She started out mediating contempt motions, which usually center on small issues that can be resolved relatively quickly. But she went on to step into the middle of nearly every type of case that gets heard in Family Court, with the exceptions of absolute divorce, annulment and any matters involving domestic violence protective orders.

Litigants in domestic violence cases can mediate their disputes through a separate volunteer program that Havel helped Wake County District Court Judge Jennifer Green create before Green died in December 2014.

Havel also had a hand in the creation of the Family Court’s unique online calendar for scheduling cases. Her husband, a graphic artist, and one of his colleagues built the calendar website, which replaced a notebook in the clerk’s office. A group of family law attorneys paid about $3,000 out of their own pockets for the online calendar, according to Havel.

“I think we have a very generous bar and a great bar-bench relationship in Wake County,” she said.

‘Extremely successful’ project

The Family Court mediation sessions usually last about two to three hours, Havel said. Both sides sign an agreement to mediate that includes protections for them and the mediator. Any resolution reached during the session becomes binding when a judge approves the terms of the settlement.

“I had done mediation for many years, but this was a different socioeconomic group and it was people who were not prepared to mediate,” Havel said. “These were people who were in court and ready to fight and then all of a sudden they were told their case was getting bumped.”

By the time Havel graduated in May, she said, she had mediated 18 disputes and resolved 16 of them. She single-handedly freed up 16 slots on the Family Court calendar in five months.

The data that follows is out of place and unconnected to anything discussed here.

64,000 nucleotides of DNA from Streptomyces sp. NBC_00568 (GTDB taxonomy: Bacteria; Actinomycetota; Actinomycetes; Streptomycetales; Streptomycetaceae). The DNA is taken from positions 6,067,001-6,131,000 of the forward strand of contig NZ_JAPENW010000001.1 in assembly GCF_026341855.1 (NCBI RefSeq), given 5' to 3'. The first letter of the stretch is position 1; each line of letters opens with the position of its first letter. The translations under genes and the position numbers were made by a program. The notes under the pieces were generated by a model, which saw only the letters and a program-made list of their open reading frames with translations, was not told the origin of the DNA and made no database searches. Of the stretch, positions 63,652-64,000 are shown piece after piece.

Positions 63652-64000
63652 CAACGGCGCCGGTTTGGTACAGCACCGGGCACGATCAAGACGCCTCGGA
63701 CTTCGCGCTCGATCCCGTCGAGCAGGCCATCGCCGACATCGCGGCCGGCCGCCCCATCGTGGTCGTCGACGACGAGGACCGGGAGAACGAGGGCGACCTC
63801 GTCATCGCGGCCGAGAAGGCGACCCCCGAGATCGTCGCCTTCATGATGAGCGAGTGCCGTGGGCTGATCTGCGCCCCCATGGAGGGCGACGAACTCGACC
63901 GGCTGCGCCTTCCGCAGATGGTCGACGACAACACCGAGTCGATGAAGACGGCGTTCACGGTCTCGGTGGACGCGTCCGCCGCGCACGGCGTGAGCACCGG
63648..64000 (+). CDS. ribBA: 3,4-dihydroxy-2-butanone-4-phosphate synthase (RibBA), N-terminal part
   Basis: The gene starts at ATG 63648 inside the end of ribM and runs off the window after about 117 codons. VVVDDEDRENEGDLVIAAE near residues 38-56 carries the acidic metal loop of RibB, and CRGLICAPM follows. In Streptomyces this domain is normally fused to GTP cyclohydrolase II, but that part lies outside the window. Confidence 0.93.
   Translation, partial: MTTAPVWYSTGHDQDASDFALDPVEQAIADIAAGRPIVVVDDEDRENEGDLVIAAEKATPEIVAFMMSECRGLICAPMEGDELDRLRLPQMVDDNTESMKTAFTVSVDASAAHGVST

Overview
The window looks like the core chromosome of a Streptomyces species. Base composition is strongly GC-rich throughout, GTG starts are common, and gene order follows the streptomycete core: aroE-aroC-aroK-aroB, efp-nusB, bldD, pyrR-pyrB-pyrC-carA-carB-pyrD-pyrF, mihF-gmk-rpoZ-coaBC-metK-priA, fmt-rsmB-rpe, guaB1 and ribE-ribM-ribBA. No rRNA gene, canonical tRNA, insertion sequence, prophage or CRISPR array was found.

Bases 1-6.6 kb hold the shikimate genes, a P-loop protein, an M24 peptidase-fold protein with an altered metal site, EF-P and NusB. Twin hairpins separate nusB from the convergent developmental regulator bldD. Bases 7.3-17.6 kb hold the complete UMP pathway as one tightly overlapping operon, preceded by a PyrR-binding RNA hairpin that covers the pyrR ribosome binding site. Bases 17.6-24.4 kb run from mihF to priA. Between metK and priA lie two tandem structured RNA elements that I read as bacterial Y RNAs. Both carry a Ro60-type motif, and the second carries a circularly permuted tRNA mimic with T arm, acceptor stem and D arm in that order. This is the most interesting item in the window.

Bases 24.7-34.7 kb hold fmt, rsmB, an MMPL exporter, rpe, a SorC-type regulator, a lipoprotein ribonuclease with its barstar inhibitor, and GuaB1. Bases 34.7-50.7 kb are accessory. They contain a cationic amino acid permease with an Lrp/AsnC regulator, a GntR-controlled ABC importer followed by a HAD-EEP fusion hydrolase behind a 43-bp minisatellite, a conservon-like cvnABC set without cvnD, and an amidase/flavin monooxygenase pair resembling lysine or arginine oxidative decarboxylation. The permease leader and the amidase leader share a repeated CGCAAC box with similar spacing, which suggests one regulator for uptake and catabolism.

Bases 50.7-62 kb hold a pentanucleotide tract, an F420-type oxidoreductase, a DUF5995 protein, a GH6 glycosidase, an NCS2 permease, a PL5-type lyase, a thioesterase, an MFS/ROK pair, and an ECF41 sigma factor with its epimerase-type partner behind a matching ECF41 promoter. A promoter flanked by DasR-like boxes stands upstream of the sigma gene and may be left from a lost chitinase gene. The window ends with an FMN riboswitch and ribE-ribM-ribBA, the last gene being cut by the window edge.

“It was extremely successful,” she said.

Havel expected that her mediation sessions would end with the completion of her thesis, which was well received by her professor. But she said Walczyk pushed to continue and expand the project.

Now, 15 attorneys, not including Havel, are volunteering to mediate Family Court cases two days a week. They no longer operate out of an empty courtroom. They have a conference room in the old district attorney’s office, where they can work without interruption.

Between July and October, the group mediated 38 cases and settled 30 – a success rate of nearly 80 percent.

Model program for ‘any county’

Jenny Bradley, a family law attorney at Cheshire Parker Schneider & Bryan in Raleigh, was among the first lawyers to participate in the Family Court pro bono mediation program that Havel started.

“It seems to give people a different forum to work out their differences,” she said. “I think when two people can come up with a resolution on their own it’s generally better and they’re more likely to adhere to it.”

She added that sometimes people who agree to mediation have already worked out a resolution and were simply waiting for their case to be heard after months or years of delay. Other cases are more difficult. And some are impossible.

“I had a guy who had just gotten out of prison and he said, ‘I want my son to live with me,’” Bradley said. He had been incarcerated for nine of the 16 years that his son had been alive and the mother did not want to relinquish custody.

The state requires mediation in custody disputes and some parents who have gone through the court-ordered program are hesitant to try to work things out again with the Wake County volunteers, but those who do sometimes reach a resolution, according to Bradley.

It is unclear how many other lawyer-run volunteer pro bono mediation programs are operating elsewhere in the state. (Havel and Bradley were not aware of any others, though Greene County appears to offer a somewhat similar service.) But rolling out Havel’s model statewide would not be difficult.

“I would love to see other counties do it,” she said. “I think the delay problem is not unique to Wake County. I think any county with a significant backlog could implement this program.”

Follow Phillip Bantz on Twitter @NCLWBantz